Turn over to face the floor and bend one knee slightly, turning it out to the side. This allows the side of your knee to lie flat on the foam roller. Repeat the process.
The hamstring is one of the most notoriously tight areas for runners. Place the foam roller underneath your hamstrings. For added pressure and effect, you can cross one leg atop the other, so only one hamstring is on the foam roller at a time.
Start foam rolling all the way up and down your hamstring, from behind your knee to your glutes. Pause and hold the foam roller against any tight spots for 10-30 seconds.
The gluteal muscles are some of the hardest working muscles when running. Begin by placing the foam roller directly underneath your glutes. Move the foam roller up and down your glutes, pausing for 10-30 seconds on any tight spots.
Turn over to one side and place the foam roller underneath your hip. Move the foam roller up and down, from your hip bone to the top of your IT band. This position may take a little bit of adjusting; you may have to angle your body slightly towards the floor or slightly upwards in order to get the best angle. The foam roller should be in contact with the sides of your glute muscles.
Hip flexor foam rolling exercises usually require the most work in terms of body position. Begin by facing your body towards the floor, with your hips on top of the foam roller. For the greatest benefit, you’ll want to foam roll one hip flexor at a time. Bend one knee completely and move that leg off to the side of the foam roller.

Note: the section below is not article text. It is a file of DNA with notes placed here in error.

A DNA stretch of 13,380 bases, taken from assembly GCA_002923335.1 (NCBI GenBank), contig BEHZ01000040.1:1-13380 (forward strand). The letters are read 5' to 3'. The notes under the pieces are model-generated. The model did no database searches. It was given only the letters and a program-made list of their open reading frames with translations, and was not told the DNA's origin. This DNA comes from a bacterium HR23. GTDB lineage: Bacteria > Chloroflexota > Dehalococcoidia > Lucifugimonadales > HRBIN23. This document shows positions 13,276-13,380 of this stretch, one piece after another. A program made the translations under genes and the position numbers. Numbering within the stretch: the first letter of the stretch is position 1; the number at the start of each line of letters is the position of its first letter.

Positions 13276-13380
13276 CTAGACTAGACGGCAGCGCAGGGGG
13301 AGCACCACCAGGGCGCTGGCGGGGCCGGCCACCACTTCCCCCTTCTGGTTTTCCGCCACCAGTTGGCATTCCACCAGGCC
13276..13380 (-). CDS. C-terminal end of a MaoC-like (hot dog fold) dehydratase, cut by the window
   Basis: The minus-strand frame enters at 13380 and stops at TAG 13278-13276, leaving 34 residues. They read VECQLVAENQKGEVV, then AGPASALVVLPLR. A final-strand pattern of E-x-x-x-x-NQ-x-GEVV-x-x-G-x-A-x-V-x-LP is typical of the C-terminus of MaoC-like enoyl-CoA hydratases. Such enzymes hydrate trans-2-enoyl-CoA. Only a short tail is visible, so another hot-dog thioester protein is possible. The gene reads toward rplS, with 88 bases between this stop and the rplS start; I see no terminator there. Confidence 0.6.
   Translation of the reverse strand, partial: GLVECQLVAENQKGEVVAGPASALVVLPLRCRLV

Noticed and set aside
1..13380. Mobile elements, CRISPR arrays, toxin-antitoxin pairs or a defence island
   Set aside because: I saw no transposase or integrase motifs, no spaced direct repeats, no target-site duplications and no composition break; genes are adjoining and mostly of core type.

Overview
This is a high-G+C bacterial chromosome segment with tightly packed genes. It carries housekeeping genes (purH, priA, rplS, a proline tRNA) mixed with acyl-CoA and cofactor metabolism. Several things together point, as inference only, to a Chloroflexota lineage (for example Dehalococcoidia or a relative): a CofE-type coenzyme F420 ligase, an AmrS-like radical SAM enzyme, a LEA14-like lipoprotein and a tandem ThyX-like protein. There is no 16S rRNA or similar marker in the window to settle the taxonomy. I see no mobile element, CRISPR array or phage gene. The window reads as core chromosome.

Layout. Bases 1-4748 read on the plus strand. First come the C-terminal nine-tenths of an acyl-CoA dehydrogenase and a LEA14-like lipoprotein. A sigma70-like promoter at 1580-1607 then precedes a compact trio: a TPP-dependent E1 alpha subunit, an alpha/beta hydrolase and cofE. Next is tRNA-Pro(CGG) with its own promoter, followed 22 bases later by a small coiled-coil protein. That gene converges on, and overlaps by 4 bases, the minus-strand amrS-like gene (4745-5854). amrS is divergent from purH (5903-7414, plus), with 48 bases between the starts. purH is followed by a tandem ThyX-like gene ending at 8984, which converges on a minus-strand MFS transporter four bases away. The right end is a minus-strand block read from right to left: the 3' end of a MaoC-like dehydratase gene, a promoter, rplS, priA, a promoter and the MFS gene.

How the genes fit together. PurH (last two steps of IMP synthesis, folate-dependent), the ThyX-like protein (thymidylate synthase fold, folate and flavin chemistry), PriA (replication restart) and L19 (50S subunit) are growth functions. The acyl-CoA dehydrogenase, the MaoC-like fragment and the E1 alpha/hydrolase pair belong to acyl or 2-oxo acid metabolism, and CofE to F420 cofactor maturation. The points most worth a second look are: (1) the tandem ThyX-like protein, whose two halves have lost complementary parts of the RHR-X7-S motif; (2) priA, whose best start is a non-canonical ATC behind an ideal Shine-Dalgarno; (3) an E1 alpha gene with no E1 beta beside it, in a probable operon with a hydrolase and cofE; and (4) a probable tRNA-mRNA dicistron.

You’ll want the opposite toes to be able to touch the floor, with your knee fully bent. This should allow for one hip flexor to rest entirely against the foam roller. Roll up and down, from your lower abdomen to your upper quadriceps. Pause and hold the foam roller against any tight spots.
The IT Band (Iliotibial Band) is one of the most problematic areas for runners. Lie on your side, stacking your legs one on top of the other. Place the foam roller underneath your IT band (the area on the side of your leg between your hips and knee), and slowly roll up and down.
This area is often one of the most painful areas for runners, so make sure you warm up the muscle by rolling the foam roller up and down a few times before pausing. Once your IT band has been warmed up, pause and hold for 10-30 seconds on any tight spots.
Face the floor and place the foam roller underneath both quadricep muscles. Slowly roll up and down, pausing at any tight spots to hold for 10-30 seconds.
Bending your knees, place the foam roller underneath both shins. Plant your hands on the ground slightly in front of you, and use your core to roll the foam roller up and down your shins. Pause and hold for 10-30 seconds against any tight spots.
The great thing about this foam rolling routine is that it is incredibly efficient. In less than 15 minutes with the foam roller you have not only loosened up tight muscles, but have increased blood flow throughout your legs which will prevent any further lactic acid from piling up.
Completing these foam roller exercises for runners will help prevent some of the most common running injuries and pain: IT band, shin splits, knee pain, etc. Best of all – these foam roller moves can be completed while watching TV! Spend time recovering each week and your running will thank you.
More Running Recovery Posts:
- The Foam Roller Routine that Will Eliminate Back Pain
- 10 Best Lower Body Stretches for Runners
- Essential Yoga Poses for Runners
- How to Recover from Long Runs